Pyrotechnology through a zooarchaeological perspective: experimental data on burned bone and their application to Neanderthal fire use at Roc de Marsal (France)
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Pyrotechnology through a zooarchaeological perspective: experimental data on burned bone and their application to Neanderthal fire use at Roc de Marsal (France)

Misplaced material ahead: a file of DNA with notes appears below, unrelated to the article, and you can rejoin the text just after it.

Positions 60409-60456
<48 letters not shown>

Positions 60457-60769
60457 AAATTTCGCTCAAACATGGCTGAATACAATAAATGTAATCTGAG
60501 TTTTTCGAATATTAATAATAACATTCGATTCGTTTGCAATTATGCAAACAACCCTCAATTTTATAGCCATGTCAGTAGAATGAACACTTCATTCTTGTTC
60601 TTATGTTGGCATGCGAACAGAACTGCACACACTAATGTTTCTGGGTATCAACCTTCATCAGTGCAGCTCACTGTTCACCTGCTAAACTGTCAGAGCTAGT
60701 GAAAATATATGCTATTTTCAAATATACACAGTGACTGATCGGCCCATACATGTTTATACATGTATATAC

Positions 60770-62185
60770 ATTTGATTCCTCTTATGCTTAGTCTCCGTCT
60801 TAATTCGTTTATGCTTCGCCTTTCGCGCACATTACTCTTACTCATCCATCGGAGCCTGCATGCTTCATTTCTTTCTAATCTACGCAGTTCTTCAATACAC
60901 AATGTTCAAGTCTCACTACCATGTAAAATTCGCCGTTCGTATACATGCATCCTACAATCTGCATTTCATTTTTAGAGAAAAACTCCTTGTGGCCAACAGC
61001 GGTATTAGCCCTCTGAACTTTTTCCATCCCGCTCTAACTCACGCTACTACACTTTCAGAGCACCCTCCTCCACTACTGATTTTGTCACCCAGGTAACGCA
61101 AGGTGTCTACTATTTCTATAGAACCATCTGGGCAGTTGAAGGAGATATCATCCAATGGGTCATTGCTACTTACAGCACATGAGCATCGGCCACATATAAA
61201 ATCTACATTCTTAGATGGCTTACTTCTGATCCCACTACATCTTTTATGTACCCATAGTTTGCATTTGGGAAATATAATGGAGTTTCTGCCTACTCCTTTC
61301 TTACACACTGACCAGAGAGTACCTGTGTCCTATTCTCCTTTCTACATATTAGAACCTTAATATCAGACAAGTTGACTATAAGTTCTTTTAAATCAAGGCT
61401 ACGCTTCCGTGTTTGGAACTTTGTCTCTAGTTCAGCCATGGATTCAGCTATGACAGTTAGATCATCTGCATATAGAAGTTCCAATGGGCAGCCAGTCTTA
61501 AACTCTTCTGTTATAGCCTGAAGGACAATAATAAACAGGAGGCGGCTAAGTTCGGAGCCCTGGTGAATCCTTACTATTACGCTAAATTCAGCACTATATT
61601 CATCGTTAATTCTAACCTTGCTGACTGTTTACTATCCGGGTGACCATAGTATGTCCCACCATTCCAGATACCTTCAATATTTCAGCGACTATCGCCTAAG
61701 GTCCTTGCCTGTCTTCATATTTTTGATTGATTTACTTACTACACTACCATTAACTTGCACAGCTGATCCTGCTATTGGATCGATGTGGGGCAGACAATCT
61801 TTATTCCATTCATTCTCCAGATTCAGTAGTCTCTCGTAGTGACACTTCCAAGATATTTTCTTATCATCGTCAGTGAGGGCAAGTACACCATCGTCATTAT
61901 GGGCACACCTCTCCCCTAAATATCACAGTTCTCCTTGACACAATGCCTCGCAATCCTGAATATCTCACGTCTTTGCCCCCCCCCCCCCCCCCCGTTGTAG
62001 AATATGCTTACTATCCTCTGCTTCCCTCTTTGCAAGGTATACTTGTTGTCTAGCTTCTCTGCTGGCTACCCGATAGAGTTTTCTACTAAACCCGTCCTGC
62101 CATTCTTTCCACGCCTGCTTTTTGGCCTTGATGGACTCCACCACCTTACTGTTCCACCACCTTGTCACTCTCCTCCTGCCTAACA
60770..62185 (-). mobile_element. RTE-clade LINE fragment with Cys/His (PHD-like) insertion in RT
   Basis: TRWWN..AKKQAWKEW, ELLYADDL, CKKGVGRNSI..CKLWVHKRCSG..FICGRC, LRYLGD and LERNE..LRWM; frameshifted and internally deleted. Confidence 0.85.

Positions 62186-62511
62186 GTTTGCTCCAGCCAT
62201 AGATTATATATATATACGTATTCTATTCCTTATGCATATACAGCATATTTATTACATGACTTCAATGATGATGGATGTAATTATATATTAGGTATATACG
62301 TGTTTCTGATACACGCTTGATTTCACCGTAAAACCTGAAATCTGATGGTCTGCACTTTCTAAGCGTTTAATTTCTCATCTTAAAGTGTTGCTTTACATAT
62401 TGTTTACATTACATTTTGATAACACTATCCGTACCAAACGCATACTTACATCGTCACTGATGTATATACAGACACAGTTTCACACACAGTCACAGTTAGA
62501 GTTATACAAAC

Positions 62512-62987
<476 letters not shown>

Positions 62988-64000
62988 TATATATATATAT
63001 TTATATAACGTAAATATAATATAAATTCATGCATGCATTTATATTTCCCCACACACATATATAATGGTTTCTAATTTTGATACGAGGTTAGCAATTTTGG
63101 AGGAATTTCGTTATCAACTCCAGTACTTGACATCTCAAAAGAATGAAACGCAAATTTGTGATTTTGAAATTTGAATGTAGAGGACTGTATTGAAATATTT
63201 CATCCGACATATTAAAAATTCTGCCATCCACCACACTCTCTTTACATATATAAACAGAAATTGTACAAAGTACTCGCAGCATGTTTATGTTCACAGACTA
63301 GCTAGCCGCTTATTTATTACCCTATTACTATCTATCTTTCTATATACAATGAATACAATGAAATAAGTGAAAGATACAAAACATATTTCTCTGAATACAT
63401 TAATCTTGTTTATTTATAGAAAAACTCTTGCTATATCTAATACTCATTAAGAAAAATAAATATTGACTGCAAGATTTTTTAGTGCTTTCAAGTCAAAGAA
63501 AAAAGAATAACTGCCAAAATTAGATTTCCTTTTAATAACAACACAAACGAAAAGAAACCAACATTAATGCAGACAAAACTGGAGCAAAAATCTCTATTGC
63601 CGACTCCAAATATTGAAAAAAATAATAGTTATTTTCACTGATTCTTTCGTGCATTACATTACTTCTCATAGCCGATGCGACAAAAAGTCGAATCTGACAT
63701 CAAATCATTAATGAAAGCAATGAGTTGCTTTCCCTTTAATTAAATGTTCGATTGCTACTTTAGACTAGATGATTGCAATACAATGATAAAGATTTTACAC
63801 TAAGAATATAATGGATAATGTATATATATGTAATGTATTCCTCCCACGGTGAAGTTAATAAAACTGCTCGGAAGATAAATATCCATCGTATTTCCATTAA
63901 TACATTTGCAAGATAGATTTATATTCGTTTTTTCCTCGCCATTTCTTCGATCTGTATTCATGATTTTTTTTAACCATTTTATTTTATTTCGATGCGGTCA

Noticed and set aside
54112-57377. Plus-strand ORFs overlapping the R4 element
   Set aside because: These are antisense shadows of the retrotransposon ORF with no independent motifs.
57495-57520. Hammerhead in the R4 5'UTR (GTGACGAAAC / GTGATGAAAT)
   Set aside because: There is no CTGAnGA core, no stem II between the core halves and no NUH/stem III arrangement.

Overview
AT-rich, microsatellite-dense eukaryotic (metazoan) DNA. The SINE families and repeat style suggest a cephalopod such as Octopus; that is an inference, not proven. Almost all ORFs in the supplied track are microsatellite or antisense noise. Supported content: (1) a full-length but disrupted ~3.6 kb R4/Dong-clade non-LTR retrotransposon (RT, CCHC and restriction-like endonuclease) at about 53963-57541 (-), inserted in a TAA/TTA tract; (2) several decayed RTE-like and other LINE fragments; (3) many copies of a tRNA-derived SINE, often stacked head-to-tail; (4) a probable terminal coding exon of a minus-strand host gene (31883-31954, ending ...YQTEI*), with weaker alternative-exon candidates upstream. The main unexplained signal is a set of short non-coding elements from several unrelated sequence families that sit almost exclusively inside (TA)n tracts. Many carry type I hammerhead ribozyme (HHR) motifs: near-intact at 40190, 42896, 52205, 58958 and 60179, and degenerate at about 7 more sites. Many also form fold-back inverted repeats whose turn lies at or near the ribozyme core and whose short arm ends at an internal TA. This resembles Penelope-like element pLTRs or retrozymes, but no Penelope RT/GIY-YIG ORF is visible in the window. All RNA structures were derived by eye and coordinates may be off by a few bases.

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A central point for nearly all disciplines of paleoanthropology remains the desire to describe, understand, and contextualize the diverse behavior of hominins and the emergence of modern human behavior. These compelling questions are at the forefront of studies which consider the archaeology of Homo sapiens and Neanderthals, our close genetic cousins, and prompt us to reconsider what it means and what it has meant to be human.Neanderthals are estimated to be phenotypically extinct around 40,000 years ago, despite sharing a genetic legacy with all non-exclusively African populations of modern Homo sapiens (Prüfer et al., 2014). It is currently reconstructed through genetic and archaeological data that the last Neanderthals shared a landscape with contemporaneous Homo sapiens groups in Western Europe (overlap estimated to be between 2,000 and 10,000 years, but likely the former), but the exact nature and timing of their depopulation and eventual extinction remain an active research question. One aspect of Neanderthal lifeways which has recently brought attention to potential adaptations that could have impacted their survival is the nature of Neanderthal control, use, and maintenance of fire. Control, meaning hominin production of fire, is here distinguished from use, which can include the management of fire naturally occurring in landscapes to alter materials (Goldberg et al., 2017; Sandgathe et al., 2017; Stahlschmidt et al., 2020). The maintenance of fire additionally includes the curation of and different technologies which intersect with anthropogenic fire (i.e., heat-treatment of lithics; Goldberg et al., 2017; Sandgathe et al., 2017; Stahlschmidt et al., 2020). Due to fire acting as a mechanism to control one’s environment it has been suggested to be deeply linked to human’s evolutionary history and survival. Fire has been associated with many benefits, including the ability to cook, to preserve food, to modify wood and stone implements, to create birch tar, to offer protection from predators, to clear refuse, to create light, and to maintain a source of heat (Binford, 1978; Kozowyk et al., 2017, Sandgathe et al., 2011). Indeed, some researchers have proposed that fire use to increase caloric, and therefore energetic, returns through cooking could have contributed to the exponential increases in brain size seen 2 million years ago and again at ~400,000-500,000 years ago (Wrangham, 2009; Wrangham et al., 2017), while others have suggested that for migrations of hominins out of Africa, fire use would be necessary to survive in more northern latitudes (Gowlett, 2006). Despite these early predictions of fire’s importance, it is not reflected in the visible archaeological record (Roebrocks and Villa, 2011). Instead, the timing of habitual fire use in Europe, as predicted by more frequent presence of reputable fire evidence, is estimated to be ~400,000 years ago (Roebrocks and Villa, 2011). Neanderthal’s ability to make and have pyrotechnology was most starkly called into question when researchers noted patterns of fire absence, remarkably during relatively cold periods, at several occupational sites within a constrained geographical area that could not be described by post-depositional processes (Dibble et al., 2017; Sandgathe et al., 2011). This is despite these periods occurring well after 400,000 years ago, when anthropogenic fire is more commonly occurring (Roebrocks and Villa, 2011; Sandgathe et al., 2011). Therefore, the consideration of Neanderthal occupations without fire presents a few scenarios for researchers: 1) Neanderthals could be adapted to living without fire; 2) some Neanderthals could not make fire due to intellectual limitations or having lost the knowledge (through social learning); 3) Neanderthals in strained environmental conditions (i.e. limited fuel resources) did not always make fire or sparingly used fire as a resource, or 4) Neanderthals made fires elsewhere, potentially related to the organization of activities. As the absence of evidence presents a challenge to investigate further, this project instead addresses the ways in which Neanderthal combustion feature properties, when present, can be studied and described with faunal assemblages. I aim here to address with zooarchaeological analyses aspects of fire temperature, location, duration, and atmosphere which can contribute to greater knowledge of how Neanderthal populations utilized and curated fire. To achieve this goal, I use faunal remains to monitor changes which are induced by thermal alteration. Transformations to bone mineral are also demonstrated here by a large body of experimental studies, conducted as a sequence of collaborations to better understand the exact conditions under which bones are heated. I focus here on the chemical and structural changes to bone through spectroscopic analyses produced through Fourier Transform Infrared Spectroscopy (FTIR) and X-Ray diffraction (XRD). These data support traditional zooarchaeological standards of heated bone categorization to recommend a holistic strategy for sampling and studying archaeological burnt bone. Chapter 2 introduces bone as a biomineral and presents a large experimentally produced referential dataset of bones heated from 100-1200 ˚C. FTIR and XRD are used here to demonstrate the changes in crystallite growth sizes, in addition to other aspects of thermal alteration. Bone which is charred and combusted (~ 300 ˚C) but has not yet experienced calcination (~700 ˚C) is demonstrated to be extremely porous with heightened solubility compared to both unburnt and calcined bone, and therefore it is vulnerable to differential preservation. The experimental bone is also compared to an archaeological assemblage of bone from the Upper Paleolithic (~30,000 years ago) site of Tolbor, Mongolia, to contextualize experimental observations and describe burning behaviors from an open air zooarchaeological assemblage. Chapter 3 isolates the variables of time and duration to better understand the heat induced changes to bone. In this study I specifically address the misleading nature of coloration as a primary indicator of high temperatures, as well as suggest criteria for discerning long-time durations within archaeological assemblages. This is particularly valuable because ethnoarchaeologically, duration time has been demonstrated to be connected to fire function and because natural grass fires are documented to primarily be rapid and ephemeral (Bellomo, 1993; Mallol et al., 2007; Mallol and Henry, 2017; Pyne et al., 1996; Scott, 2000). Eight experimental trials were conducted as a part of this experiment, heating bone to temperatures of 300˚, 550˚ and 750 ˚C for time durations of 10 minutes, 9 hours, and 48 hours. I describe bone in this study using coloration (Munsell color chart, 2010), FTIR, and XRD. Results indicate that bone can be depigmented and light in color at low temperatures for long durations, which is similar (and potentially misleading) to what is recognized as calcined bone heated at high temperatures. These bones exposed to low temperatures for long durations are not, however, structurally and chemically calcined, and the bioapatite crystallites and crystal lattice do not experience the growth or transformations that accompany high heat. This does positively indicate that bones burnt at low temperatures for long durations can be recognized in the archaeological record. Chapter 4 combines all observations from the experimental studies and applies this knowledge to the archaeological Middle Paleolithic (MP) faunal assemblage of Roc de Marsal (RDM) layer 9 from southwestern France. I utilize traditional zooarchaeological techniques alongside spectroscopic FTIR and mFTIR analyses on screened fragment and micromorphological thin sections to describe the properties of different Neanderthal fires within this depositional layer which have been previously described with lithic, geoarchaeological, and paleobotanical evidence (Aldeias et al., 2012; Goldberg et al., 2012; Reeves et al., 2019; Wroth et al., 2019). The abundance of thermally altered bone and well preserved combustion features in this layer provides an ideal environment to speak towards Neanderthal pyrotechnology. The burnt faunal assemblage of Roc de Marsal layer 9 and variability of burning conditions within that assemblage is consistent with differences between individual fires features inside the ancient dripline and those located in the cave exterior. This is a previously undescribed quality of fires at RDM, and the standardized methodology developed for this study can be used to address larger scale questions of Neanderthal fire use and curation with the future inclusion of additional assemblages. Chapter 5 provides directions for future research and concluding remarks.